The sensors communicate with the main unit which, in turn, drives the fan to the required speed to deliver the airflow and respond exactly to classroom conditions. Sensors can be combined to generate a hierarchy of control for the ventilation system; they can also be easily linked in to a building management system for full control and monitoring, if required. Therefore, only the energy that is needed to ventilate is actually used. Demand ventilation control also limits summer gains and winter losses, as only the required ventilation is delivered based on occupancy and indoor air quality need.

However, on-demand ventilation is just the first step to reducing school carbon emissions. As we move towards zero-carbon buildings the improve-ments needed to meet these carbon goals will result in buildings becoming increasingly airtight. As a result, newer ventilation technologies, such as mechanical ventilation with energy recovery, will increase in popularity to increase efficiency by recovering heat/coolth and substantially reducing carbon footprint.

The latest on-demand ventilation systems (such as Sentinel Totus, which also has energy recovery) provide especially impressive energy savings because they integrate 90% energy recovery into the ventilation system. The energy-recovery process is proven to utilise up to 94% of the heat energy which would otherwise be wasted to outside. The result is a massive further boost to the energy performance credentials of the ventilation system, especially in larger school buildings.

This type of system also offers schools further energy-saving potential. An automatic summer bypass will take advantage of any free cooling available when the ambient temperature is below the room design condition, particularly in Spring and Autumn. The Totus system also incorporates interlocks for associated heating and cooling equipment installed to optimise energy recovery potential and eliminate any possibilities of systems conflict. There is an installer-settable night-time purge facility to reduce Summer start-up temperature and loads and help reduce over heat in summer from spaces that are not air conditioned.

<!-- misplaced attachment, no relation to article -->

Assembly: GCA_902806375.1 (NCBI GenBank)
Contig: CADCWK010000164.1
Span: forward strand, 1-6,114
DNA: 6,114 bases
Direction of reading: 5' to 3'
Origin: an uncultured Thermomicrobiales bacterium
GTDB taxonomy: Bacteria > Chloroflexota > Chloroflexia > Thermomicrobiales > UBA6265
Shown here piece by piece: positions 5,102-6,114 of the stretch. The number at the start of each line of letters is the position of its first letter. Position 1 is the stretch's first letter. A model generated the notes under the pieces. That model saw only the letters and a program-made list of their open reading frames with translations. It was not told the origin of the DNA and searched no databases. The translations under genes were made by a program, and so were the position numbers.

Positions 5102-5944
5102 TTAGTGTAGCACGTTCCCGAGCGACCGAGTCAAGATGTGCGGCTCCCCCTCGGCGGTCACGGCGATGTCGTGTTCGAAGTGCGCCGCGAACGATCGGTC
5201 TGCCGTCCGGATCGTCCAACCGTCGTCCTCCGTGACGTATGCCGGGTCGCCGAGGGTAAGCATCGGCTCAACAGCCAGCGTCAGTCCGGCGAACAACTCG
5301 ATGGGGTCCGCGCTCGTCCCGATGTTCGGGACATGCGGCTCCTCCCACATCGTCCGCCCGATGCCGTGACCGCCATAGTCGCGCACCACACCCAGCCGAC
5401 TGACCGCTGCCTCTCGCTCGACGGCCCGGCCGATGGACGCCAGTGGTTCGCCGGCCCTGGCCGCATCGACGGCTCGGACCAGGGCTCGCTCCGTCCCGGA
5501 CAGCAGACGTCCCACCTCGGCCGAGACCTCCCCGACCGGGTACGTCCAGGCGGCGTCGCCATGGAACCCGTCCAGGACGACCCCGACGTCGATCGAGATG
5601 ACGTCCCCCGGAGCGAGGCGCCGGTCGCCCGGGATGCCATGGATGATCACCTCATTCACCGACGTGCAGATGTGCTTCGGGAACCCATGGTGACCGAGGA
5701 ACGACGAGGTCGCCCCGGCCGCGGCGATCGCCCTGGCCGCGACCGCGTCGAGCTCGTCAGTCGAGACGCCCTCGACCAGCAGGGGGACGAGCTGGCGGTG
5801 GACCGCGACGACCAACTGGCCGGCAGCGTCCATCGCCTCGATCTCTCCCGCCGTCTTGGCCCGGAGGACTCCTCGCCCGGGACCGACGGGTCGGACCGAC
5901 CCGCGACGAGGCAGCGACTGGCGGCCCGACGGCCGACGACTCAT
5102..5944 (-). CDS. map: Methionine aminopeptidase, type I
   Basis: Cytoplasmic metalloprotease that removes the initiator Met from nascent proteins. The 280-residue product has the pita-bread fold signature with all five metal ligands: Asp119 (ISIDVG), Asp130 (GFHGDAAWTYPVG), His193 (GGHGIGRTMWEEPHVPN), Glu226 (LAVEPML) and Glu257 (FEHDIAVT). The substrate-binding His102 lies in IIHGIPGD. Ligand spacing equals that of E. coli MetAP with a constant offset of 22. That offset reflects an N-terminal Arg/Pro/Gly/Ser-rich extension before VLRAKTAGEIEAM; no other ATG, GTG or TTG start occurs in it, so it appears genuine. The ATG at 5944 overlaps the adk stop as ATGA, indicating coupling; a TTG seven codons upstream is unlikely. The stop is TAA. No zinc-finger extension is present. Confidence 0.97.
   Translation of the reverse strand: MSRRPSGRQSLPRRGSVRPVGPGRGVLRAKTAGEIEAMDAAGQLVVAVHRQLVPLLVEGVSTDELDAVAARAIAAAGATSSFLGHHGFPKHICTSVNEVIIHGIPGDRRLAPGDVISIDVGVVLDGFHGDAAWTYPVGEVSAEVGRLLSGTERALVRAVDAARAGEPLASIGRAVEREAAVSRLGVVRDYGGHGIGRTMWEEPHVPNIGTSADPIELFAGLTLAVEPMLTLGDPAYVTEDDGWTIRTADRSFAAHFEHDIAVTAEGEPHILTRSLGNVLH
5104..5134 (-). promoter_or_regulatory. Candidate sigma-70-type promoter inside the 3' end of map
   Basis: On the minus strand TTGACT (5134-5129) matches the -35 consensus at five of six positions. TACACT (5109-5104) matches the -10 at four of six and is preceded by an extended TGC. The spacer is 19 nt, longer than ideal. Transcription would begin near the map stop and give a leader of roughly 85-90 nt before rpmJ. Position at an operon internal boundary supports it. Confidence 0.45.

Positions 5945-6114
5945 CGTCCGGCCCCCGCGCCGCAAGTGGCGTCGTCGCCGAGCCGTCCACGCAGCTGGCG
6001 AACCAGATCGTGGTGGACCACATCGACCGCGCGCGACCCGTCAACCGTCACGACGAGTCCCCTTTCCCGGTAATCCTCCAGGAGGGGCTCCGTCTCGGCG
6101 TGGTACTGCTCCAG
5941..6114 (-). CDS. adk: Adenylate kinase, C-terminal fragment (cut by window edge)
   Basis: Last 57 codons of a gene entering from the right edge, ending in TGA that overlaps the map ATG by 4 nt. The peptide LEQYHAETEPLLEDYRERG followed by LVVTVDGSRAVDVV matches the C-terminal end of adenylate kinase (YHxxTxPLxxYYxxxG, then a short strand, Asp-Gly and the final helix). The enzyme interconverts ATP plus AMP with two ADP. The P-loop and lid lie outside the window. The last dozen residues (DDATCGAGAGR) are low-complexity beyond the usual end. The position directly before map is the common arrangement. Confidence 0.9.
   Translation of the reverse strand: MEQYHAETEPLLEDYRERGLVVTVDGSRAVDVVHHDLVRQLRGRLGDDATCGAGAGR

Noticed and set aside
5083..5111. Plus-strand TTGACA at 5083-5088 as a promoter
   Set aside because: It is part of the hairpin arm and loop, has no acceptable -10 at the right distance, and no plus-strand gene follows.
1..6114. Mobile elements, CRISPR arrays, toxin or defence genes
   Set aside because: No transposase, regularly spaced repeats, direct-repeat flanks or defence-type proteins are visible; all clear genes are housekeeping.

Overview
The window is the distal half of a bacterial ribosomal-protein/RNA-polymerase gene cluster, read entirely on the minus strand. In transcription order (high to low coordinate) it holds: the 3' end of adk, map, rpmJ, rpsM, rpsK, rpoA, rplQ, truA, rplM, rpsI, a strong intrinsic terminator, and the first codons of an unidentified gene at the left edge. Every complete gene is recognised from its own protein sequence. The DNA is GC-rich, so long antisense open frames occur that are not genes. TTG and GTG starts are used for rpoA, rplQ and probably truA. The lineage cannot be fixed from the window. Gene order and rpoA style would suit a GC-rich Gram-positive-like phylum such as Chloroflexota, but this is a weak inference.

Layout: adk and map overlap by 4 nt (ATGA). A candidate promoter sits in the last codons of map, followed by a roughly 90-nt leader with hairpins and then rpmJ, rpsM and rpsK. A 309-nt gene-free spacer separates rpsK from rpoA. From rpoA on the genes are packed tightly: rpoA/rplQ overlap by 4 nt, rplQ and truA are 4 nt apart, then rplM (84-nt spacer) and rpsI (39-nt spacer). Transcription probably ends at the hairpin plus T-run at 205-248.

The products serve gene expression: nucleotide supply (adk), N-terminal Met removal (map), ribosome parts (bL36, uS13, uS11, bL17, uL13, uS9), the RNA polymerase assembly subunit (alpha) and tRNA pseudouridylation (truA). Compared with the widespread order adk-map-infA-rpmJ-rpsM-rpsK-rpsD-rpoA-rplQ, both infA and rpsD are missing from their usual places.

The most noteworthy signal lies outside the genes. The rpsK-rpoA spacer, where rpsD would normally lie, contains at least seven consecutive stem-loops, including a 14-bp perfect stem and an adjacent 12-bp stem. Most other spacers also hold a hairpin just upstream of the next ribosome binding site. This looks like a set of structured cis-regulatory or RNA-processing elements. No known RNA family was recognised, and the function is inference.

Good indoor air quality and low carbon emissions can be achieved by providing ventilation only when and as required, using energy-efficient equipment with energy recovery.

Since an on-demand system is automatically controlled, there is no need for manual intervention by the teachers. At the same time, it improves comfort, keeping CO2 levels within prescribed regulatory limits for school classrooms, as defined by Building Bulletin 101.

 

At a time when many schools are under pressure to cut carbon emissions and improve indoor air quality, consultants can offer them the solution — on-demand ventilation can bring significant advantages, creating a productive and energy efficient academic environment. For more information, visit Vent-Axia's web site.

Nygel Humphrey is product marketing manager — non-residential with Vent-Axia.

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The benefits of combining on-demand ventilation with energy recovery*

• Up to 78% reduction in power consumption versus AC fixed ventilation.
• Up to10 440 kWh per year in a 20-classroom school.
• Up to 5600 kg per year carbon saving in a 20-classroom school.
• Reduction in ventilation heat losses in Winter by up to 7.93 kW in a classroom during maximum winter design;
• Reducing ventilation gains in Summer by up to 2.1 kW in a classroom during maximum summer design conditions.

Further energy and carbon savings are then made through the improvement of building performance through integration with associated heating/cooling systems.

* This analysis is based on Vent-Axia’s Sentinel Totus.